29 October 2008

Forest Hill Society AGM

Minutes from the 2008 AGM can be downloaded from here. With the chairman's report available from here.

15 October 2008

New Chair for the Forest Hill Society

Congratulations to Peter Irby, the new chairman of the Forest Hill Society.
Peter was previously the vice-chairman of the Society and has now stepped up to the role of chairman. Michael Abrahams has moved from chair to the position of vice-chairman.

As well as Peter we have a strong Executive Committee of approximately 20 people, with many old faces and a number of new faces.

Many thanks to all those who attended tonight's AGM - photos to follow.

12 October 2008

October Update

The Forest Hill Society’s AGM - Wednesday 15th October at The Hob pub, 7 Devonshire Road, opposite Forest Hill Station. Doors open at 7pm, proceedings get under way at 7.30pm. This will be an opportunity to discuss the key issues affecting SE23 and to elect the Executive Committee. There will be a bar!

23 Club - Thursday 23rd October
The 23 Club conintues to pick some of the finest local restaurants to visit and share a meal with other Forest Hill Society members. For October we are back in Honor Oak at the Honor Oak Tandoori, 57-59 Honor Oak Park at 8pm.
Last month a number of people turned up on the night and we had to divide into two tables, so please remember to book in advance by calling the restaurant on 8699 2255. Map available at http://www.honoroaktandoori.co.uk/images/map.gif
Crofton Park ward Assembly - Monday 13th October
For people living in Crofton Park ward (north of Stanstead Road and east of the railway - i.e. Brockley Rise area) there will be a ward assembly tomorrow. This will take place at St Hilda's Church Hall, Courtrai Road, SE4 2DG at 7:30pm - 9:30pm
Forest Hill Library Users Group meeting - Thursday 23 October
Forest Hill Library, Dartmouth Road, 6.30 for 7pm
The first meeting of the users group since the library was refurbished and an opportunity for users to meet John Hughes, the Head of Lewisham's Library Service and Glenys Englert, District Librarian.

01 October 2008

11 Perry Vale - Planning Application

DC/08/69686 - 11 Perry Vale

On behalf of the Forest Hill Society I wish to object to this application for the conversion of a warehouse into 3, 2 bedroom terraced houses.

1. Gardens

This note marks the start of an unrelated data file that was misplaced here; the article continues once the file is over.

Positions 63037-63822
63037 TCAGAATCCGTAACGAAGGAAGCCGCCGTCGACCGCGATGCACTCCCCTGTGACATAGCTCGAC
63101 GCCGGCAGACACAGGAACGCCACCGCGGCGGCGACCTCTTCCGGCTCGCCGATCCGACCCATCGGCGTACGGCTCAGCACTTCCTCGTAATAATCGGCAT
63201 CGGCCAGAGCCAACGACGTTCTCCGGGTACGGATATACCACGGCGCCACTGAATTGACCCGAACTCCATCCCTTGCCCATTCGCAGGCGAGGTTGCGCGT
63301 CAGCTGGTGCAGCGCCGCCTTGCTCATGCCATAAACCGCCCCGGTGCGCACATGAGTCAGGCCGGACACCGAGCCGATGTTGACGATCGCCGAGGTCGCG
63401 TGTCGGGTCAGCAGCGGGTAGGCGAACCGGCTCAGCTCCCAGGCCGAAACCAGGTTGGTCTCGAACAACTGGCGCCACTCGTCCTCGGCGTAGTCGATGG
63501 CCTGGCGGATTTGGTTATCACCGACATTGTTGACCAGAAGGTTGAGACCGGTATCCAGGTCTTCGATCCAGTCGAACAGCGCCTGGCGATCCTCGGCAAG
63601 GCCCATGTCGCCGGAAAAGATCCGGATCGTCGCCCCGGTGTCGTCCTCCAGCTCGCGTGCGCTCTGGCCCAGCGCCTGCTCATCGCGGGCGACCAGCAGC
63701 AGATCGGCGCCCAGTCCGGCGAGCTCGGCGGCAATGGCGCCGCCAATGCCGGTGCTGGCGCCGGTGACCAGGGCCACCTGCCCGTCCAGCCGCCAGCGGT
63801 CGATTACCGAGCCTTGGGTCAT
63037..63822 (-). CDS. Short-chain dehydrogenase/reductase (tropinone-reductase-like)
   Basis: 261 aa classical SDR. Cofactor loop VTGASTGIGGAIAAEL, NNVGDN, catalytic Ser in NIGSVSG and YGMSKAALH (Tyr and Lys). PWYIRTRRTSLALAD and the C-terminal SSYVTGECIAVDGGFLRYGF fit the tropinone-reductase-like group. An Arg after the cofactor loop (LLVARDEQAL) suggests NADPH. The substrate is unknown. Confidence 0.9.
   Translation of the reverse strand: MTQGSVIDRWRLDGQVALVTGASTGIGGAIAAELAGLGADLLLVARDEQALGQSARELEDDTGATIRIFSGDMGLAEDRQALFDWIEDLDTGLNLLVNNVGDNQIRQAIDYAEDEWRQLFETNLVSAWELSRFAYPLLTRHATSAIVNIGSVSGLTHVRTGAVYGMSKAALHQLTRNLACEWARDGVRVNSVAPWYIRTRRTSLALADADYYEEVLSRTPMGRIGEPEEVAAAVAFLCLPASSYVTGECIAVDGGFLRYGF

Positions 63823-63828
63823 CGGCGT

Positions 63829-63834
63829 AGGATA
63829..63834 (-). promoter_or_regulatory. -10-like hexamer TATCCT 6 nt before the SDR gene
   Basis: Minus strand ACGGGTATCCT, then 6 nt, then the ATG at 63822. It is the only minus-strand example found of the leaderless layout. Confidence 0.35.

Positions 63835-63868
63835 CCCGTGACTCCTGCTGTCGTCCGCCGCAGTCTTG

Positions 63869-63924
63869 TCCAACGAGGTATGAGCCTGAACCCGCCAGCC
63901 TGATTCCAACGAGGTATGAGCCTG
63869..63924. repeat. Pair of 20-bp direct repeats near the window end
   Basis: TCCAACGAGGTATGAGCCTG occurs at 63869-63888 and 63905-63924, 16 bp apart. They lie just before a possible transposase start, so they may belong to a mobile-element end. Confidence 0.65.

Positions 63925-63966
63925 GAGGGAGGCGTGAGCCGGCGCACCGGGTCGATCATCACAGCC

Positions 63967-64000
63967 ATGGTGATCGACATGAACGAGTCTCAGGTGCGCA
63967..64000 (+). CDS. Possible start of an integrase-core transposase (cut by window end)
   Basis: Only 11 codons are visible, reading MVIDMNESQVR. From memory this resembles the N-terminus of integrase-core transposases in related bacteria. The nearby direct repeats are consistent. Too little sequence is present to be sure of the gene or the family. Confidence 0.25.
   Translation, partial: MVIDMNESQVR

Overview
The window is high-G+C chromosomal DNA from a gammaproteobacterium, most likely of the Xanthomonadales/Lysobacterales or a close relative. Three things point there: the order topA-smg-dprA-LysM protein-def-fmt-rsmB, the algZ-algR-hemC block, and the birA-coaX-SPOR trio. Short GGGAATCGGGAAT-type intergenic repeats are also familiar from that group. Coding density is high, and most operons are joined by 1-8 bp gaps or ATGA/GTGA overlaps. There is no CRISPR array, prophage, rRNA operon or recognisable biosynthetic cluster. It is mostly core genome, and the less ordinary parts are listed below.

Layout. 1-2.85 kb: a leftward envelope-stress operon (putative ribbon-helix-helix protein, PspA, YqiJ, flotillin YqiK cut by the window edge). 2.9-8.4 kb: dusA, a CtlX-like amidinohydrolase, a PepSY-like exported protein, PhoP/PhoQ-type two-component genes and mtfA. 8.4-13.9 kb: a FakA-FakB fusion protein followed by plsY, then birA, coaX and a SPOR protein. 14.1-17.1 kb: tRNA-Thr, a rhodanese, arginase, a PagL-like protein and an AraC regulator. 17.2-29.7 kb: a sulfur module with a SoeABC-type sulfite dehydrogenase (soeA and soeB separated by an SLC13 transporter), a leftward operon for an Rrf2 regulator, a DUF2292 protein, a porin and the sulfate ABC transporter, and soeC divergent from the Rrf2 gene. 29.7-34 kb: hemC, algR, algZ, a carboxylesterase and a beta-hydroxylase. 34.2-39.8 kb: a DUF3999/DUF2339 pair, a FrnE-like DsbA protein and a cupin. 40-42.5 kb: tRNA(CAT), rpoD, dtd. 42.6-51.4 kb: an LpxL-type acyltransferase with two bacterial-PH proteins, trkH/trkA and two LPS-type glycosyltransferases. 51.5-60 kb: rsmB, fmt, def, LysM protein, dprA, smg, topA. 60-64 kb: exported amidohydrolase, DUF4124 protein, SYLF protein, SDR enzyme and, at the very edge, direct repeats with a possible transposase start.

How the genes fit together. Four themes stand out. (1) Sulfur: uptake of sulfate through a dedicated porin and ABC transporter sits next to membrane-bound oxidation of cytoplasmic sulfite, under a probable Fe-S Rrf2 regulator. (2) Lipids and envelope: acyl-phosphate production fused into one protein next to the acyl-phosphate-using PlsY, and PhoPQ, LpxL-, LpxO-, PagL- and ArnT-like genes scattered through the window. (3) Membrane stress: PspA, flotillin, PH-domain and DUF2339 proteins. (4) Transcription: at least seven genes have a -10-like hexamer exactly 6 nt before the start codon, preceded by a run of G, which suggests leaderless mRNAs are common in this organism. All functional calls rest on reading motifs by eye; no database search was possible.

From the plans and application there is no evidence of provision of garden area or external amenity space for the new houses. This is in contravention of council policy HSG7:
"The Council will seek in all new dwellings the provision of a readily accessible, secure, private and usable external space. Family dwellings should be provided with their own private garden area. Normally, a minimum garden depth of 9 metres will be required."
As two bedroom houses these should be considered family dwellings and should have gardens of 9 metres in depth.

2. Cycle storage
The application mentions cycle storage (paragraph 5.05) but the plans do not show where this cycle storage will be provided. From the description it would appear that this would be on a public right of way which may reduce vehicular access to other properties in the location. We ask that the council confirm the plans relating to the cycle storage, including the numbers of cycles to be housed and the security of the storage, prior to approval of this planning application.

3. Environment
The area around this warehouse appears to have been used to dump disused vehicles and work is required to make the area around these new dwellings suitable for a residential area. There are no pavements on this narrow road and provision would need to be provided for deliveries to the rear of the commercial units on Perry Vale without causing significant inconvenience to residents of these new houses.

No information regarding building materials has been provided. In converting a warehouse to residential use increased insulation should be included in the design to provide normal levels of energy efficiency for residential accommodation.

4. Design
The ground floors of the properties only have single north-east facing windows to light the kitchen / dinning room / living room. This will result in low levels of light in the living room and poor ventilation available to the property. The low levels of light at points 8.4 metres from the windows will result in higher than necessary use of electric lighting during daytime. This is contrary to council policy HSG5 a and e:
"The Council expects all new residential development to be attractive, to be neighbourly and to meet the functional requirements of its future inhabitants. The Council will, therefore, only permit new residential development which:
(a) provides a satisfactory level of privacy, outlook and natural lighting with appropriate provision of private amenity space;
(e) would encourage energy and natural resource efficiency"

An additional concern relating to policy HSG5 is the second bathrooms in each property with no natural ventilation or lighting. These will require mechanical extraction which will use excessive energy. The positioning of all of the bathrooms and en suite facilities directly beside bedrooms in adjoining properties is likely to cause excessive noise for neighbouring properties. In is usual in terraces houses to reverse the layout of each house so that bathrooms are back to back rather than next to bedrooms. Proper consideration of policy HSG5 relating to "be neighbourly and to meet the functional requirements of its future inhabitants" should demand better design of these properties.